Please introduce yourself and share a Classic book that has moved/inspired/changed you!

(Christa Guild) #1

Die-hard Dickens fan or Faulkner fiend? Connect with other Classics lovers here! Say hello and get the discussion rolling!

The First Classic book you read
(Christa Guild) #2

Okay, I'll get things moving here! I grew up in the UK and caught the Classics bug early -- nose deep in Austen at age 12. I took my love through to an MA in 20th century lit where I focussed on Samuel Beckett and all that crazy Modernist/Postmodern stuff. So I can't wait to chat with people about the whole spectrum of Classics, from Romantic and Victorian to the recently departed greats. I'm even game for some ancient Greek and Roman stuff if that's what floats your boat smile

(Jennifer D.) #4

Hi Kate!

I love Classic fiction and, like you, have been reading it since a young age. I always have trouble narrowing down my book love to just one or two 'favourites', or 'bests' (or ones that moved/inspired/changed me) - it totally depends on my mood and the day. smile

I am a huge fan of George Eliot so will always have her at, or very near, the top of my most loved Classics list. Alexandre Dumas is another long-time favourite, and I am a total sucker for Classic Russian lit. - especially in winter.

But, in an attempt to answer your question, I am going to say that my experience with reading A Tale of Two Cities, by Charles Dickens will always be a treasured memory. I read the book in high school, and was very lucky to have a great and inspiring teacher taking us through the novel. And what a story!! My teacher's love for Classic literature was so evident - it made me less... concerned about my own bookishness. Being a book nerd, at that time, was not quite the awesome thing it is today. I have read a lot of Dickens since that time, but A Tale of Two Cities will probably always be my favourite of his works.

(Christa Guild) #5

Hi @Dawson_Oakes! Thanks for joining in smile

So glad you mention George Eliot: The Mill on the Floss made me ball my eyes out when I read it a couple of years ago! That has to be one of the saddest endings in lit! I haven't tried Middlemarch yet, and I know I really can't say I've read Eliot until I've conquered that. Did you enjoy it? The size has been putting me off for a long time!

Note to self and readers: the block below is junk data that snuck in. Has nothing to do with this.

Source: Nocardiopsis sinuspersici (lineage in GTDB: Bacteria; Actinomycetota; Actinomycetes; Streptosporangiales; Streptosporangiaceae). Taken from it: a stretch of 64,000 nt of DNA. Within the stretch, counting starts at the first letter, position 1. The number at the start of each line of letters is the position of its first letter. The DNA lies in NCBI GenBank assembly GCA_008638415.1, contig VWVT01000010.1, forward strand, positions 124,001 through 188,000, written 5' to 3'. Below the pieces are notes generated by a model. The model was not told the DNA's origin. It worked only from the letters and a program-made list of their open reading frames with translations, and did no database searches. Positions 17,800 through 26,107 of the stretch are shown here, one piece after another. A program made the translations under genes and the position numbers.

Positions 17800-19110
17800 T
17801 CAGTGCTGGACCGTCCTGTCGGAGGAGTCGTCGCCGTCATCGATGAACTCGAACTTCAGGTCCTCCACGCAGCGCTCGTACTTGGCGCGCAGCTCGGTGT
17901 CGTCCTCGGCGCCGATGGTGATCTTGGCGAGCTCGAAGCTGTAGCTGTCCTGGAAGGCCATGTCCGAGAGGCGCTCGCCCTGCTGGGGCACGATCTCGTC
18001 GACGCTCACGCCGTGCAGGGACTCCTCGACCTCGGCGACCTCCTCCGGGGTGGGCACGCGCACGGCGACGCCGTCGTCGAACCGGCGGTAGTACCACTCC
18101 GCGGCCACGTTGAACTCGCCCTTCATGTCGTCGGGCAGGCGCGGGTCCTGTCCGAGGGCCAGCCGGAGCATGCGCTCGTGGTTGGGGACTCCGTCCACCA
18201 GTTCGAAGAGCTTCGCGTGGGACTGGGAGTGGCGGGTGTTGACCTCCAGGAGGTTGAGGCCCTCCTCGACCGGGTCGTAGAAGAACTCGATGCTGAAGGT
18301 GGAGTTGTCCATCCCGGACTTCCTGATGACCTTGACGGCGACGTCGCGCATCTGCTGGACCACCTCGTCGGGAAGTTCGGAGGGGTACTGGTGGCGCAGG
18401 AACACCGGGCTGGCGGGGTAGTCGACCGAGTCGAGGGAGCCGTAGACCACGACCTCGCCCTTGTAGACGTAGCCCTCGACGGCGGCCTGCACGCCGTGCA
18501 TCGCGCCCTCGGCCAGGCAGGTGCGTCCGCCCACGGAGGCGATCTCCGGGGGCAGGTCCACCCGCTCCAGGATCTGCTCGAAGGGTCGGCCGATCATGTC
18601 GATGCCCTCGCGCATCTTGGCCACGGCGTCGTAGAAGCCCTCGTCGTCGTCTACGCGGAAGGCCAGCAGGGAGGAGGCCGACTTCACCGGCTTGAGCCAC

I love Dickens, but again - haven't read A Tale of Two Cities. After your glowing recommendation I'll definitely have to bump it up my TBR list! Also, isn't it amazing what an effect a great English teacher can have? I don't think I would have become the bookworm I am without being inspired by the love so many of my teachers had, particularly for classics.

(David B Writer) #6

Hi everyone, love the topic here. I was thinking of saying something about "Ulysses," since I completed my first reading of it a few months ago (yes -- "first" means I intend to read it again!) but instead I'll go in a different direction: "Henry IV, Part I and II." I realize it's not a novel, and I can't even say that reading it moved me, but: A few years ago my wife and I saw an amazing production of this Henry trilogy -- the one where Prince Hal is introduced, hanging out and drinking with Falstaff, and eventually becomes King of England. I was one of these people who -- even though I was interested in Shakespeare's "classics," the big ones (Hamlet, Macbeth, etc.) -- presumed that the histories were boring and would not speak to me. I've never been so thrilled to be so wrong. This trilogy, performed well, is extraordinary. The plays have a surprising amount of comedy. They're exciting. Also: The scene where the newly crowned Henry V rejects Falstaff is one of the most devastating moments I've ever seen on stage. Shakespeare hardly needs to be plugged, but here's a call for readers to consider plays off the beaten track, the histories, and the so-called "minor" plays. When performed well, there are no "minor" plays. If you don't believe me, watch Julie Taymor's film of the play frequently cited as Shakespeare's "worst": "Titus Andronicus"!